Both the sheikh and the scholar have stood in the rubble of Nimrud in the week since the Iraqi military reclaimed what remained of it.
Salih was at the site picking out inscriptions from cracked stone and, in her mind’s eye, reassembling the giant winged buffaloes, known as lamassus, which Isis had laid to ruin among dozens of other priceless artifacts that had been there for almost 4,000 years.
“There are fragments that can be repaired,” she said. “The winged buffaloes in particular. It is not all lost. It was a really sad vision, but what can we do? We expected it. The good thing is we can put it back together.”
The view looked very different to Sheikh Saleh days after he returned from a year-long exile at the hands of the marauders who had chased him from town for trying to protect what, to him, was both a national treasure and a personal livelihood.
“This has been here for thousands of years, before Jesus,” he said amid piles of rock that had once formed the heart of the city known to the ancient Assyrians as Kalhu. People used to visit from all over the world, especially before 1991. “It used to generate money for our village. Many of our people worked here,” he said.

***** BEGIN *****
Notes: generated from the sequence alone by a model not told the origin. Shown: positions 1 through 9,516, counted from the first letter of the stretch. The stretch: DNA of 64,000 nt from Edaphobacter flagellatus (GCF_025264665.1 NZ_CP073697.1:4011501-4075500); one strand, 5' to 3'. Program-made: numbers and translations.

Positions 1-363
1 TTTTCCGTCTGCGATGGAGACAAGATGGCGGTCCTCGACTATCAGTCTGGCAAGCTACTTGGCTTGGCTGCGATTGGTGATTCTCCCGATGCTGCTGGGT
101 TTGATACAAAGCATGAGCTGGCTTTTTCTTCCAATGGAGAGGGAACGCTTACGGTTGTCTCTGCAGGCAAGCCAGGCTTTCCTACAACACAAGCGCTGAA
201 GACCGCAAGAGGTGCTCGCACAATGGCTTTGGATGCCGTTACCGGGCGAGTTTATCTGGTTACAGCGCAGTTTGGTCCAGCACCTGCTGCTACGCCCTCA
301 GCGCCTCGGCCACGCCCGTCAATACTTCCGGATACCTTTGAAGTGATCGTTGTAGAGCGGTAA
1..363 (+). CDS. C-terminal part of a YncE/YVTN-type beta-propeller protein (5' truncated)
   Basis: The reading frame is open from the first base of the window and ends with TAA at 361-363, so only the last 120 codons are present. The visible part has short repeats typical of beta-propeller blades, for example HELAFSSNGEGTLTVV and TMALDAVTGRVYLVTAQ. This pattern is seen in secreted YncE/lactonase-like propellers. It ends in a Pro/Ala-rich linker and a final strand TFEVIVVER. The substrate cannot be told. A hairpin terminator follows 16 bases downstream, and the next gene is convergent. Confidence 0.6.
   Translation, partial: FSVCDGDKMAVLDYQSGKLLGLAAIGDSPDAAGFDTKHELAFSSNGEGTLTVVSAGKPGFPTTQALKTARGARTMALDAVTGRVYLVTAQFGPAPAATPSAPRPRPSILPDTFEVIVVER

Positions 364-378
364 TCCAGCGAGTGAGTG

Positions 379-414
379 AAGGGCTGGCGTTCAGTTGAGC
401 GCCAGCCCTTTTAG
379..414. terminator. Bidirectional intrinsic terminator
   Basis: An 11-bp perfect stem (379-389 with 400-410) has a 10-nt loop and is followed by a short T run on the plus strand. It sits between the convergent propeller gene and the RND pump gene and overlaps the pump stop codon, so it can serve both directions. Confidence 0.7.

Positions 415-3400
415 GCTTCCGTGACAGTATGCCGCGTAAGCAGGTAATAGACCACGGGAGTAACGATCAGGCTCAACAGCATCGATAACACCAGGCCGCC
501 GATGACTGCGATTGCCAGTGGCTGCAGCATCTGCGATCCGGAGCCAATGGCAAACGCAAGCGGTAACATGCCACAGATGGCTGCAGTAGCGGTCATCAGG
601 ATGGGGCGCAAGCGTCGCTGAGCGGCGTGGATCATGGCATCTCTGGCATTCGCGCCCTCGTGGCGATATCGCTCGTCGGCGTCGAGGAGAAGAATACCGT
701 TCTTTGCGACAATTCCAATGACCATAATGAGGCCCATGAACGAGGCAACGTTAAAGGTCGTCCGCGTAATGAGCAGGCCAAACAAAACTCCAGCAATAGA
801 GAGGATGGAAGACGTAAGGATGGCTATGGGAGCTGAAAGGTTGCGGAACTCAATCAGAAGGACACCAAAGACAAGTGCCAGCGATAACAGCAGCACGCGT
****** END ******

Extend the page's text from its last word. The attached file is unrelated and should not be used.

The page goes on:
“Then one-day last year, they came around the village with a truck and loudspeakers. They told us to open our windows because there would be a big explosion. It was so big that our houses were covered in rocks.”
Iraq’s deputy antiquities minister, Qais Rasheed, estimates that as much as 70% of Nimrud has been destroyed by Isis. The scale of the site’s ransacking suggests his estimate might be conservative but Salih said a trained archaeological eye could pick out enough scattered remnants across the landscape to suggest that all might not be lost.
“There were pieces that I could put together in my mind,” she said. “Small things and big things. I hope we can make this happen.”
There are some encouraging signs. Salih said a meeting with Unesco and the governor of Nineveh province to yielded a commitment to divert funding from a long-stalled archaeological project into rebuilding Nimrud. “It’s a substantial figure,” she said. “It will get us started. Initially, we will document the losses and protect the site. We hope to start this from the beginning in the coming year.